Cancer Making You Tired and Sluggish? Get Going with Ginseng

Cancer can take its toll on your well-being, even after you’re in remission. The disease, among other things, can affect your wellness with tiredness and fatigue, but this might not be the case if you start to take ginseng supplements. This is according to a new study, published in the Journal of the National Cancer Institute, which found that cancer patients and survivors who felt tired or sluggish felt noticeably better after taking ginseng supplements for two months.


Lead author Debra Barton, from the Mayo Clinic in Rochester, Minnesota, explained, ‘Nearly all patients with cancer can suffer from fatigue at some point; either at diagnosis, during treatment and even after treatment, and (fatigue) can linger for several years. The issue with cancer-related fatigue is that it can be a profound fatigue that is not relieved by sleep or rest and that it can significantly impact the ability of people to accomplish the things they are used to doing every day.’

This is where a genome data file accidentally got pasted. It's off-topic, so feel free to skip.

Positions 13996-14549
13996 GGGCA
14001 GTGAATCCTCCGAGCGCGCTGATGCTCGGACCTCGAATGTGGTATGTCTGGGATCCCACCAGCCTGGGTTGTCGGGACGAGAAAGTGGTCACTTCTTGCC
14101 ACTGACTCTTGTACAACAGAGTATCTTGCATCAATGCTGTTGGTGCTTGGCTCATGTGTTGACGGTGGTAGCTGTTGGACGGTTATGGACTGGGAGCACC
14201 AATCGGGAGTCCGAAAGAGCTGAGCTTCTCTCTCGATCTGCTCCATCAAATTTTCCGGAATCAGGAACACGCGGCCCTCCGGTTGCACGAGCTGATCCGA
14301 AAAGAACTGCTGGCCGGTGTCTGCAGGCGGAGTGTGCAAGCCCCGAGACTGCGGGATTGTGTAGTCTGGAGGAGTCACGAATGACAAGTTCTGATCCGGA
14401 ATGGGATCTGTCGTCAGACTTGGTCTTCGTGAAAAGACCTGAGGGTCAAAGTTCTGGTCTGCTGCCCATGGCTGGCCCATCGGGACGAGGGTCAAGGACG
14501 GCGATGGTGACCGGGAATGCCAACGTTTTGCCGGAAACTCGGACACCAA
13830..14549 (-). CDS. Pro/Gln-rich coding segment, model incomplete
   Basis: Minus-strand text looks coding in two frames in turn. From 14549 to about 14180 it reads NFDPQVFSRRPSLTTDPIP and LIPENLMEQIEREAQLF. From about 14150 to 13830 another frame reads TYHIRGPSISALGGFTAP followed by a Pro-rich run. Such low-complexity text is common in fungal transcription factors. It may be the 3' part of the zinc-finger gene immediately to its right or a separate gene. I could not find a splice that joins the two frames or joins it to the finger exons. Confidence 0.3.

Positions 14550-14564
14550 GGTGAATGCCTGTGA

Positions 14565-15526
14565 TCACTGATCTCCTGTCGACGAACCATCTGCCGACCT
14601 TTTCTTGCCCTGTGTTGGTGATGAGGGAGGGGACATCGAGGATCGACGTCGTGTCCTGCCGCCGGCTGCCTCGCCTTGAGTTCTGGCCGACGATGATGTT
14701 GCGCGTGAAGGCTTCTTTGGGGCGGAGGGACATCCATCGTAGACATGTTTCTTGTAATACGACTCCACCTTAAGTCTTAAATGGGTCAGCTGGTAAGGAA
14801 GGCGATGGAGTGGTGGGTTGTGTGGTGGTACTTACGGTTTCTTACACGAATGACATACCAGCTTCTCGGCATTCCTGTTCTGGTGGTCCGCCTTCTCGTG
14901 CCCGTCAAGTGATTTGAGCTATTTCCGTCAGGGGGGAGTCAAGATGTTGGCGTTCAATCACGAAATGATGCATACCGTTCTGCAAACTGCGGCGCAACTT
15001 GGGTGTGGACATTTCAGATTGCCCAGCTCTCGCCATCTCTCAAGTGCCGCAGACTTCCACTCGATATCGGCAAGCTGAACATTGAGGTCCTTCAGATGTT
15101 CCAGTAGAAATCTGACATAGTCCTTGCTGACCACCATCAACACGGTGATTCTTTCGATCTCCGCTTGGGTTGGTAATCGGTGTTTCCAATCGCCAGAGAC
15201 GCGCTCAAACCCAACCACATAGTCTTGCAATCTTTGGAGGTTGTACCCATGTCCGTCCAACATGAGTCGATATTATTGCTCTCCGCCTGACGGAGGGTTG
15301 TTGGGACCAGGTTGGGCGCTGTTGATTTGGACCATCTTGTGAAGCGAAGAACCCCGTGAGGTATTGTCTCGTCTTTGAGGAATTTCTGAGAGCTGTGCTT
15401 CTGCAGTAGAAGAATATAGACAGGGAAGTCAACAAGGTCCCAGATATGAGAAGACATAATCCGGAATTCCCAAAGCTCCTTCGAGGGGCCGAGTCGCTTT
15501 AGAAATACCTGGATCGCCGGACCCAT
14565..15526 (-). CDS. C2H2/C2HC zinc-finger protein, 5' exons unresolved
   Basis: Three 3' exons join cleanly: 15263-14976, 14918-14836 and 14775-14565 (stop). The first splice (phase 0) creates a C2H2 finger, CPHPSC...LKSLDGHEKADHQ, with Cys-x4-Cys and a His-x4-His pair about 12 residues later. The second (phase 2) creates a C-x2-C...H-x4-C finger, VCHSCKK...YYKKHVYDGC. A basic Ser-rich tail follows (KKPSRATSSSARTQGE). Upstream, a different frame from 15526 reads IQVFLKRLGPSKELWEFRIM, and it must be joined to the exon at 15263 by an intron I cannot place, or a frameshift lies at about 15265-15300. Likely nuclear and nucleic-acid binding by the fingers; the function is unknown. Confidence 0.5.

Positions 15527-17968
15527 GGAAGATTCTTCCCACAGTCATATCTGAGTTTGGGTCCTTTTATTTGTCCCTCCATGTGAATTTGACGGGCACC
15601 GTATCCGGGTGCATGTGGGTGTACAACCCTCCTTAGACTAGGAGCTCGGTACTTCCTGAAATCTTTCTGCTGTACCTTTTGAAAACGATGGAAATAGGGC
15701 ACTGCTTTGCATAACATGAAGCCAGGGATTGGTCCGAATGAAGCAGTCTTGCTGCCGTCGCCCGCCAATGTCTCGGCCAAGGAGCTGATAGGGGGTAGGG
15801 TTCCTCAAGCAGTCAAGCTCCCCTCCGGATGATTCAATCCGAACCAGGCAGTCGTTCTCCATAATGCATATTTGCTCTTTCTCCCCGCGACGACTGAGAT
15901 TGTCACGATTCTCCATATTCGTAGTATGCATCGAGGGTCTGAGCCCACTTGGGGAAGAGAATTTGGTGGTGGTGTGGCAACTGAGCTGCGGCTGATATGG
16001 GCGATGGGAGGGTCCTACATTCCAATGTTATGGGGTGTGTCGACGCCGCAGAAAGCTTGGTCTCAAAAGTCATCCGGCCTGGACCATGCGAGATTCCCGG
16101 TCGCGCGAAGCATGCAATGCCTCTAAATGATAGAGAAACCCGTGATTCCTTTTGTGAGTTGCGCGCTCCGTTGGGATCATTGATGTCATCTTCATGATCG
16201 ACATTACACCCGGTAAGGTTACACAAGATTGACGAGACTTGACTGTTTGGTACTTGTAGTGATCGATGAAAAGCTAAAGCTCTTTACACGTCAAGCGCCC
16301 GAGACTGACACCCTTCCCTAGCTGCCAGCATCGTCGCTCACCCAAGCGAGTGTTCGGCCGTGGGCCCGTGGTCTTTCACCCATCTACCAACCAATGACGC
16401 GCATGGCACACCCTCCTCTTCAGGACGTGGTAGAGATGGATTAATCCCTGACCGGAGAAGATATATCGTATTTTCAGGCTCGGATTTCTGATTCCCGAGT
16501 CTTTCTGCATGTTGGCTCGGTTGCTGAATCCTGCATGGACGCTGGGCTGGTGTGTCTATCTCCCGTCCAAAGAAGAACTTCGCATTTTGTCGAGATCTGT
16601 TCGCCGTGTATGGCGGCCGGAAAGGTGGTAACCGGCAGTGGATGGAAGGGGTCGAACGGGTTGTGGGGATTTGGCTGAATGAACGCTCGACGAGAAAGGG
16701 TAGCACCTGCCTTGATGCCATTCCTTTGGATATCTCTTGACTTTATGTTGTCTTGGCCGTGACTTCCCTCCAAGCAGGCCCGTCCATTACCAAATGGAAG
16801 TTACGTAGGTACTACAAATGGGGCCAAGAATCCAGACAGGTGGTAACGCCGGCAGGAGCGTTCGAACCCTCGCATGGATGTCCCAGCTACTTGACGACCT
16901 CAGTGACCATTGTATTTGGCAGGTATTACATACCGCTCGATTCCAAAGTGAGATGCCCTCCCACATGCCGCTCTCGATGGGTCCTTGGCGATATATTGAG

For the study, the researchers gave 364 participants with cancer-related fatigue either 2,000 milligrams of Wisconsin ginseng or a placebo capsule. Both groups of volunteers took their medication every day over a period of eight weeks, and reported their fatigue on a specialised questionnaire. On a 100-point scale, in which higher scores denote more energy, both groups started out with an average score of 40, but after the eight weeks was up, there was a notable difference; while the placebo group’s score improved by an average of 10 points, the ginseng group reported a 20-point score increase. According to the scale, that’s more than enough change to be noticeable in daily life.


Catherine Alfano, deputy director of the office of cancer survivor-ship at the National Cancer Institute in Bethesda, Maryland, noted, ‘Ginseng is interesting because it acts on inflammation, and we think inflammation explains cancer-related fatigue.’ However, while she believes that the clinical trial has exhibited promising results, they aren’t enough to make ginseng a doctor-recommended supplement to patients. Barton warned, ‘There may be ginseng available in the local stores that is very different from what this study used, and some that is quite similar.’

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